2. Jayhawks- Rainy Day Music, 2003

I first learned about the Jayhawks through a college friend, and I have not turned back since. If someone says the phrase “road trip music,” even though this CD is ranked #2 on my list, the Jayhawks are the first thing to come to my mind. Coincidentally, it also makes for great- you guess it- rainy day music (HEYO!). Judge for yourself:

And last, but not least…

1. Nickel Creek– Nickel Creek, 2000

This CD has brought me so much listening enjoyment on and off the road for so long now. My road trips would have a very different feel if this CD had been replaced by something else for the past ten years. I’m thankful that one random night in 2000, my mom called me into her room to watch some band that was performing on the Tonight Show that she thought I might like. I bought the CD as soon as I could after that night. Wonderful sound, incredible musicianship. Some day, I’ll see Chris Thile- the mandolin prodigy- in concert. Check him out playing some Bach below. Pimp. And how often does he get stopped on the street with one of these: “OMG! Robert Pattinson! Can I have your autograph?!!?!”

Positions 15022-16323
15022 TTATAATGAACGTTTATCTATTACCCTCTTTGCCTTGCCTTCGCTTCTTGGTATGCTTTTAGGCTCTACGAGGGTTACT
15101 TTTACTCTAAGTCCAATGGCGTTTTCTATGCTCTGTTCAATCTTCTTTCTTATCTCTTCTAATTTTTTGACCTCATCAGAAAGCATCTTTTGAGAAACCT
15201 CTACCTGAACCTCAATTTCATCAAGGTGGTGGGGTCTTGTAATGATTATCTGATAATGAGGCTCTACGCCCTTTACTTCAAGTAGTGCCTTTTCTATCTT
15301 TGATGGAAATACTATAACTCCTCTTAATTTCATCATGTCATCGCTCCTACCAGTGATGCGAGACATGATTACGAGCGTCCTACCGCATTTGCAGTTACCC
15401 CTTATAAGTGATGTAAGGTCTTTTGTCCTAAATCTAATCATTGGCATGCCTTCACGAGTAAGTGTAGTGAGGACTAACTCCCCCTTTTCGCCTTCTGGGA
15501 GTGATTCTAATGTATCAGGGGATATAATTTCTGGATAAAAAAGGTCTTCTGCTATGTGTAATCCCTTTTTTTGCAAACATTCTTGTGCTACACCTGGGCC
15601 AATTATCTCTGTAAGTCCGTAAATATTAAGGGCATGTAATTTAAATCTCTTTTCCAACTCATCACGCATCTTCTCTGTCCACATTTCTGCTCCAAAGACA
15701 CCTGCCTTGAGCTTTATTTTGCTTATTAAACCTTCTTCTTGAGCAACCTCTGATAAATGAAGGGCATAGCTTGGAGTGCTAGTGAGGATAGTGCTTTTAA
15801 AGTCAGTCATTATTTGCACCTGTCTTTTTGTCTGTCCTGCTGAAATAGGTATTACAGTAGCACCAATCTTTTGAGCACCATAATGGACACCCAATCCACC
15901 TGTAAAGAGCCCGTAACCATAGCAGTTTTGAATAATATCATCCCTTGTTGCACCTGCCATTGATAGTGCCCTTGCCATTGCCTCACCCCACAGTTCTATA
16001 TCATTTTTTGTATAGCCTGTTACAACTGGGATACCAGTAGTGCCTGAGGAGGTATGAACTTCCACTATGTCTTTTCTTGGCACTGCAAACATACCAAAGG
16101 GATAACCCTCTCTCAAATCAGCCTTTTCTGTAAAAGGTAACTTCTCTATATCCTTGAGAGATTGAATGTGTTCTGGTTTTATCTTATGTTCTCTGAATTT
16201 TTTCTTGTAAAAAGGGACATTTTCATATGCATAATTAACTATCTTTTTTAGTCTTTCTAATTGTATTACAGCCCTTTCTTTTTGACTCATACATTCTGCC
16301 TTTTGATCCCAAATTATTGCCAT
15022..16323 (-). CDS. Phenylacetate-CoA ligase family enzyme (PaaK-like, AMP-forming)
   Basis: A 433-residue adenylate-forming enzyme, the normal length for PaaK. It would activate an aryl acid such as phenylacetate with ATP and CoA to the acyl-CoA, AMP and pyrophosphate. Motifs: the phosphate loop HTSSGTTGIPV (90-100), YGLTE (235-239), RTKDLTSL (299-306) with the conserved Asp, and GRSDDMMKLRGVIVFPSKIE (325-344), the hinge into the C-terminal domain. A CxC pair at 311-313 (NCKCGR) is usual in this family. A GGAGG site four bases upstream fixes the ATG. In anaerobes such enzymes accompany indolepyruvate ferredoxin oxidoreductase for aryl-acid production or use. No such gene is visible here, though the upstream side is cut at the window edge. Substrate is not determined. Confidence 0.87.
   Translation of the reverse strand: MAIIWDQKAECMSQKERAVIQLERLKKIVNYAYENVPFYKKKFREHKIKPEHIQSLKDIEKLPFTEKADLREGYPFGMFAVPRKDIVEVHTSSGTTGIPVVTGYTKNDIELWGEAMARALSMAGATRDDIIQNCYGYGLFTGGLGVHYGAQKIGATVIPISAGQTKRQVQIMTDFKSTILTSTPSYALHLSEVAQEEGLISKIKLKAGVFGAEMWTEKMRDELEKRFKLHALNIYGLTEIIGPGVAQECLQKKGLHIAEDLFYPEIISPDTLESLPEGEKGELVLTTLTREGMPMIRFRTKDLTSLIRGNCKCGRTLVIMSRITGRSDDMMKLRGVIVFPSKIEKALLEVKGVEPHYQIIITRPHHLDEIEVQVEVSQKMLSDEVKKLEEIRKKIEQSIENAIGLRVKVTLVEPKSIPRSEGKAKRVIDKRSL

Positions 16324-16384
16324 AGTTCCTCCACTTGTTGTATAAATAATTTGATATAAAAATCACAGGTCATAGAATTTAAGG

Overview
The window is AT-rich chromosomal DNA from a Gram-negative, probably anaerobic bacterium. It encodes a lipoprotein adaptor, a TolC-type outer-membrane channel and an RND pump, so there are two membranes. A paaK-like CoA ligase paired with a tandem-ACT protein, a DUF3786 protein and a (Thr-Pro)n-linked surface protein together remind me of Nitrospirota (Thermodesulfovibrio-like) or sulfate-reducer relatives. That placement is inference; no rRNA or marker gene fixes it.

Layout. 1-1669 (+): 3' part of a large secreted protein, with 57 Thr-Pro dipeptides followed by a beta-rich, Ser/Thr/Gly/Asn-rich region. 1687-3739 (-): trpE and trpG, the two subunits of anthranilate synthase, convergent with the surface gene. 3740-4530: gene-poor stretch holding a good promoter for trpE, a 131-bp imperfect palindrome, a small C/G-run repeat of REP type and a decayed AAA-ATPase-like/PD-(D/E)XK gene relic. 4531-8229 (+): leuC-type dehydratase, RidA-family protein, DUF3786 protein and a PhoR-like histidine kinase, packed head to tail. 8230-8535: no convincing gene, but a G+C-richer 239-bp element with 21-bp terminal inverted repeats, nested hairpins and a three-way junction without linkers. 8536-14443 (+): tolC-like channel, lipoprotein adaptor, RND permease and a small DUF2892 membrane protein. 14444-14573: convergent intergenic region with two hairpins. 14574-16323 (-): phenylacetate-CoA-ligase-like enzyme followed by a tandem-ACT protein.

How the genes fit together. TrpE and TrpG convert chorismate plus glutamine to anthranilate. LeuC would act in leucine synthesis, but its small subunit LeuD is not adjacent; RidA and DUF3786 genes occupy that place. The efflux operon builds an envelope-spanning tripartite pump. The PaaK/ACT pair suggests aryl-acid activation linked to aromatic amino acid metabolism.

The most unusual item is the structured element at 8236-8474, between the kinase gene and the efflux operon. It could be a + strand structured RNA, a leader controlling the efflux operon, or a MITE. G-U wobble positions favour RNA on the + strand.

Honorable mention, in no particular order: The Eagles (Hell Freezes Over), Boston (Greatest Hits), Midlake (The Trials of Van Occupanther), Dixie Chicks (Wide Open Spaces), Eric Clapton (Unplugged), The Black Crowes (Shake Your Money Maker), Norah Jones (Come Away With Me and Feels Like Home), Pat Green and Robert Earl Keen (only in Texas), John Mayer (Room for Squares and Heavier Things), Simon and Garfunkel (anything), The Avett Brothers (anything), The Sundays

Until next Wednesday, you stay classy Planet Earth, and happy listening both on the road and at home.

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Posted in: Life, Music